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    Uzbek man accused of trying to smuggle WMD goods to Iran

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    A court in the Astrakhan Region, south Russia, will consider a criminal case against an Uzbek man accused of trying to smuggle items into Iran used in the production of weapons of mass destruction, Russian prosecutors said.

    MOSCOW, July 17 (RIA Novosti) - A court in the Astrakhan Region, south Russia, will consider a criminal case against an Uzbek man accused of trying to smuggle items into Iran used in the production of weapons of mass destruction, Russian prosecutors said.

    Investigators said that in July 2007 businessman Anar Godzhayev, 39, knowingly failed to declare the metallic substances, made from tantalum, in a customs declaration form in contravention of customs regulations. Godzhayev is currently being held in custody.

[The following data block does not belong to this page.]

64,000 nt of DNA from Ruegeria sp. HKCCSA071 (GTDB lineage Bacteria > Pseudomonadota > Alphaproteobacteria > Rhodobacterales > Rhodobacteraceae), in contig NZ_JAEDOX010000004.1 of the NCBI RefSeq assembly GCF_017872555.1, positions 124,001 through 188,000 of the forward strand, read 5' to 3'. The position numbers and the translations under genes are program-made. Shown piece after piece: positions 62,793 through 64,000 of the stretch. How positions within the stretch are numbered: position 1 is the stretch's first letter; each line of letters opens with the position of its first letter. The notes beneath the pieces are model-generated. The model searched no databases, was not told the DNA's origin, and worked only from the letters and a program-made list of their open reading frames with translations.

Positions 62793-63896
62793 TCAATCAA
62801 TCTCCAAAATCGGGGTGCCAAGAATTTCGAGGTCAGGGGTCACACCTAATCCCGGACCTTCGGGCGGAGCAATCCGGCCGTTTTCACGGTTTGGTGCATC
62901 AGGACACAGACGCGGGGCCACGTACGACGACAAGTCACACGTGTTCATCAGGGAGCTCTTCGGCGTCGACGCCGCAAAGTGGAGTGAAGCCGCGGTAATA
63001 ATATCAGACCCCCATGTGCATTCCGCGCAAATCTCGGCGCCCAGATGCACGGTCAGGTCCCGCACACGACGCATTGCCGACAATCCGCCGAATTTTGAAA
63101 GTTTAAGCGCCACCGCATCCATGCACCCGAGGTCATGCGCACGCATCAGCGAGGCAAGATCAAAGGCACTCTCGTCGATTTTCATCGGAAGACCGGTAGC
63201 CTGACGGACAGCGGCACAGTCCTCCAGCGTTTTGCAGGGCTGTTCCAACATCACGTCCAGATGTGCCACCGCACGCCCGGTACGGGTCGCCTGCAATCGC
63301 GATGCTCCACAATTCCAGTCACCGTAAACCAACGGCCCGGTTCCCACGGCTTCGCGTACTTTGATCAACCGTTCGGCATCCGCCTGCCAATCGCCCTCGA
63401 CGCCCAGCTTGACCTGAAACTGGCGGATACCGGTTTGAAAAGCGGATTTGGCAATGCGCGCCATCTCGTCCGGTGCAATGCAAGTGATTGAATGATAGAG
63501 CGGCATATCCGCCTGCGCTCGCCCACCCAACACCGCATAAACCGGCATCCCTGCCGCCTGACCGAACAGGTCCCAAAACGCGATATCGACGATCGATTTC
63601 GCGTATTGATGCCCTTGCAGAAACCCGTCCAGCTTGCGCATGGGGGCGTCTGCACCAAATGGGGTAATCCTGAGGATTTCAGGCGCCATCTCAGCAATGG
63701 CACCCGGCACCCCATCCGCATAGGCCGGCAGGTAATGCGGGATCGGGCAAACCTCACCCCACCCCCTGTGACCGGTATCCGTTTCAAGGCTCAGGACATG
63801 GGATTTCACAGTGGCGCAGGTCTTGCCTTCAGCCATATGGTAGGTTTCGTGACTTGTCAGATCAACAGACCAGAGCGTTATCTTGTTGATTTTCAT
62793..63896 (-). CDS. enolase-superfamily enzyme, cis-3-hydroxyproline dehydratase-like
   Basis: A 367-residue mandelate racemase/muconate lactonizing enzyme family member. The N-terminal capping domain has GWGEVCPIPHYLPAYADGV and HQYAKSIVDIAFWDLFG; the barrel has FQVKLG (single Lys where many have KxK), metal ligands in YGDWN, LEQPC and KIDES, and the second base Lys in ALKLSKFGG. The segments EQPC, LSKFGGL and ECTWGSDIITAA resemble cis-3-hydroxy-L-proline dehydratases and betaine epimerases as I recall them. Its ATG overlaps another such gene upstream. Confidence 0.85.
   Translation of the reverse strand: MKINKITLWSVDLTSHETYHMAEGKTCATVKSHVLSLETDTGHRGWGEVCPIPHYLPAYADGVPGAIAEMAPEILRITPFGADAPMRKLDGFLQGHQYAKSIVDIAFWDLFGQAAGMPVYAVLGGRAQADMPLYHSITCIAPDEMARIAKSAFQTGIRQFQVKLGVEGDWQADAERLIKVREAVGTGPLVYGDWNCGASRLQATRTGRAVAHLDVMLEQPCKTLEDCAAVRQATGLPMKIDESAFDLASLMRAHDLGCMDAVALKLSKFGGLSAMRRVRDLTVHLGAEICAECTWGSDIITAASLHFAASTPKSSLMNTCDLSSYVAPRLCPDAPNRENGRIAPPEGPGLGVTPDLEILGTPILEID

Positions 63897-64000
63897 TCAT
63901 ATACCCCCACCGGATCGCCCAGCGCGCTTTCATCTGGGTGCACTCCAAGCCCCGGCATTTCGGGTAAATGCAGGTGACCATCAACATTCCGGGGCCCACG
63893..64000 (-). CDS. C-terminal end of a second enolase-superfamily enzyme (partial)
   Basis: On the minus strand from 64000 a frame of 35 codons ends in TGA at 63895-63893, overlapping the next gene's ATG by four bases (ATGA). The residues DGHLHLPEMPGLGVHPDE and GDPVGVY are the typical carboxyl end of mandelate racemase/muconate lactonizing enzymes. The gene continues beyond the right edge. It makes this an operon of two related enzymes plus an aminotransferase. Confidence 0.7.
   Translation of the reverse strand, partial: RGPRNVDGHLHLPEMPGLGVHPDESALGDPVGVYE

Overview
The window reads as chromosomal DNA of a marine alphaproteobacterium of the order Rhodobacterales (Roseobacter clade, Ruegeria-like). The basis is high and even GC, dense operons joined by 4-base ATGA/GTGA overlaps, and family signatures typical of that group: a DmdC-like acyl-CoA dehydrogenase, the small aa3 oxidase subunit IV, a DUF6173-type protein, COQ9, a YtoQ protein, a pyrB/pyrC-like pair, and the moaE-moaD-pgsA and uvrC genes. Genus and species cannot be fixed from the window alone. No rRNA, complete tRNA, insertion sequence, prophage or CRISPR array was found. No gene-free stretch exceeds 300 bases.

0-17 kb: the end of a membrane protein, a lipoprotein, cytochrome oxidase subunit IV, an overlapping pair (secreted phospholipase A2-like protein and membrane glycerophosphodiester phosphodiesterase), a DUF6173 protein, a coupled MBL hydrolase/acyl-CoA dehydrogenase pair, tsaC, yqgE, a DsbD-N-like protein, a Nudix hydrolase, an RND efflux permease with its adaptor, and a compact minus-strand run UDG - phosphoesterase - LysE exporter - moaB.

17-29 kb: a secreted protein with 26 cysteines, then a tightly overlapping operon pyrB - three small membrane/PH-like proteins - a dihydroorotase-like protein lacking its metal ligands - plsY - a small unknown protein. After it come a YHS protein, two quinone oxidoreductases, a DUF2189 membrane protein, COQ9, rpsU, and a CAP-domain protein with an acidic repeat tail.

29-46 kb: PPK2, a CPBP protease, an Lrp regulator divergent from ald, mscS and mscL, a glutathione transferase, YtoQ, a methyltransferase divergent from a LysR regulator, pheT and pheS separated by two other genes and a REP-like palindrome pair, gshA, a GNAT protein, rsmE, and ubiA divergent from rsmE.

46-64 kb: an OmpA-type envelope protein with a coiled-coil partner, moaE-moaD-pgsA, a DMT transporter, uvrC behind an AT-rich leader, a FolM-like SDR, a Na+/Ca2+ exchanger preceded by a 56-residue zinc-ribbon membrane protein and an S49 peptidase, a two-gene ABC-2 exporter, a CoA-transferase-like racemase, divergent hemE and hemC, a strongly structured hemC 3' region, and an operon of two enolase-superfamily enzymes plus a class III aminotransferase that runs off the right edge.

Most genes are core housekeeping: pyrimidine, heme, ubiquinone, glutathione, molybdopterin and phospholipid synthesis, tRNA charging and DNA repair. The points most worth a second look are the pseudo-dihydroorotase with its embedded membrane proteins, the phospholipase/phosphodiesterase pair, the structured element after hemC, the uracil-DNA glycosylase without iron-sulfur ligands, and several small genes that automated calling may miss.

"Godzhayev, while aware the items for delivery contained strategic raw materials, failed to mention this in the customs declaration form, and described the goods as alumina-cobalt-molybdenum catalysts which were not subject to any special procedures. The goods were put into a container for shipping aboard the Ishim vessel," the Prosecutor General's office said.

    Godzhayev, the founder of AGS Impeks, a company involved in the supply of goods to Iran since February 2006, had been asked by an acquaintance to deliver a one-ton consignment of goods made from tantalum, tantalum sheeting and foil to the Islamic Republic.

    Customs officials established that the container's content did not match the declared goods, and a further examination confirmed that the materials could be used to produce weapons of mass destruction. Regulations on the export of such goods are contained in special guidelines.

    Iran is currently under three sets of relatively mild UN Security Council sanctions for defying demands to halt uranium enrichment, which it says it needs purely for electricity generation despite Western accusations that the program is geared toward weapon production.

    Tantalum is used in electric components and also to produce superalloys used in aircraft engine parts, nuclear reactors, missile components and chemical equipment.

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